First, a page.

Constraints on gamma-ray burst and supernova progenitors through circumstellar absorption lines

A. J. van Marle$^1$
N. Langer$^1$
G. Garc{\a'i}a-Segura$^2$

1-Astronomical Institute, Utrecht University, P.O.Box 80000, 3508 TA, Utrecht, The Netherlands
2-Instituto de Astronom{\a'i}a-UNAM, APDO Postal 877, Ensenada, 22800 Baja California, Mexico

Long gamma-ray bursts are thought to be caused by a subset of exploding Wolf-Rayet stars.
We argue that the circumstellar absorption lines in early supernova
and in gamma-ray burst afterglow spectra may allow us to determine the main properties
of the Wolf-Rayet star progenitors which can produce those two events.
To demonstrate this, we first simulate the hydrodynamic evolution of the circumstellar
medium around a 40 Msun star from the creation and evolution of a wind-blown,
photo-ionized bubble around the star up to the time of the supernova explosion.
Knowledge of density, temperature and radial velocity of the circumstellar matter as function
of space and time allows us to compute the column density in the line of sight to the
centre of the nebula, as a function of radial velocity, angle and time.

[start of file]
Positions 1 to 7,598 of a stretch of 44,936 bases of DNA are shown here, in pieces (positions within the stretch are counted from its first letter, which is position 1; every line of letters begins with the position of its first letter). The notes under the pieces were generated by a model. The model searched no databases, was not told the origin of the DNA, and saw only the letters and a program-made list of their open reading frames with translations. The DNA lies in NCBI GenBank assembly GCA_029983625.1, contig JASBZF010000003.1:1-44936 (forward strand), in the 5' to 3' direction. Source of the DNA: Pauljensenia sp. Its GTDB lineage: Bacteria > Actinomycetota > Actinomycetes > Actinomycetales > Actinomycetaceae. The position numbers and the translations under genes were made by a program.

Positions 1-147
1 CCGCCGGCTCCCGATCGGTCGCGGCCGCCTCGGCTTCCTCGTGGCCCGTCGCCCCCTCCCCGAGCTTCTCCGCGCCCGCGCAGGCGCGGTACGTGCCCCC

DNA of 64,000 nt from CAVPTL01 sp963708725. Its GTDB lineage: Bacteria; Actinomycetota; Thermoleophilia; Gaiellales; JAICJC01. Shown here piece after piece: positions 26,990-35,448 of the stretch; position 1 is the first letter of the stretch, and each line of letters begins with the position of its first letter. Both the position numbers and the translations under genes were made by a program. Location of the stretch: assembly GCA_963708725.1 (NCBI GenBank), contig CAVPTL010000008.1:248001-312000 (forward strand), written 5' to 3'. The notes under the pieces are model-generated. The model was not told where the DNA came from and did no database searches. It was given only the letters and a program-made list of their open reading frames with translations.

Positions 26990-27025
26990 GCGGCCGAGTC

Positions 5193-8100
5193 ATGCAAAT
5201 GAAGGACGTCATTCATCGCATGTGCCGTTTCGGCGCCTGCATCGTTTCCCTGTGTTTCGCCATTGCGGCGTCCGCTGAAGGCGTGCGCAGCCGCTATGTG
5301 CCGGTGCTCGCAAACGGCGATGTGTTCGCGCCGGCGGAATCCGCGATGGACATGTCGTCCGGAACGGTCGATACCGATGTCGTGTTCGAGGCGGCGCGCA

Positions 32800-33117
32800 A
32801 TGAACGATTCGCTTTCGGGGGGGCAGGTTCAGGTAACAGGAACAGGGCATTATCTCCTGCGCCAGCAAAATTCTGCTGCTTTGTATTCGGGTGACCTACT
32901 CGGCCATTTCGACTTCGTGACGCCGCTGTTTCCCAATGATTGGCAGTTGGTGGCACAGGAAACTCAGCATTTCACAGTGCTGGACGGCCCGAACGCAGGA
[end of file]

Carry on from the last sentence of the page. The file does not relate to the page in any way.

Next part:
While without radiative transfer modeling and without detailed knowledge of the spatial
distribution of chemical elements we cannot produce spectra, our column density
profiles indicate the possible number, strengths, widths and
velocities of absorption line components
in supernova and gamma-ray burst afterglow spectra.
Our example calculation shows four distinct line features during the Wolf-Rayet stage,
at about 0, 50, 150-700 and 2200 km/s, with only those of the lowest and highest
velocity present at all times.
The 150-700 km/s feature decays rapidly as function of time after the onset of the
Wolf-Rayet stage. It consists of a variable
number of components, and, especially in its evolved stage,
is depending strongly on the particular line of sight.
A comparison with absorption lines detected in the afterglow of GRB 021004
suggests that the high velocity absorption component in GRB 021004
may be attributed to the free streaming
Wolf-Rayet wind, which is consistent with the steep density drop
indicated by the afterglow light curve.
The presence of the intermediate velocity components implies
that the duration of the Wolf-Rayet phase of the progenitor of GRB 021004
was much smaller than the average Wolf-Rayet life time,
which strongly constrains its progenitor evolution.

Reference: Astronomy & Astrophysics
Status: Manuscript has been submitted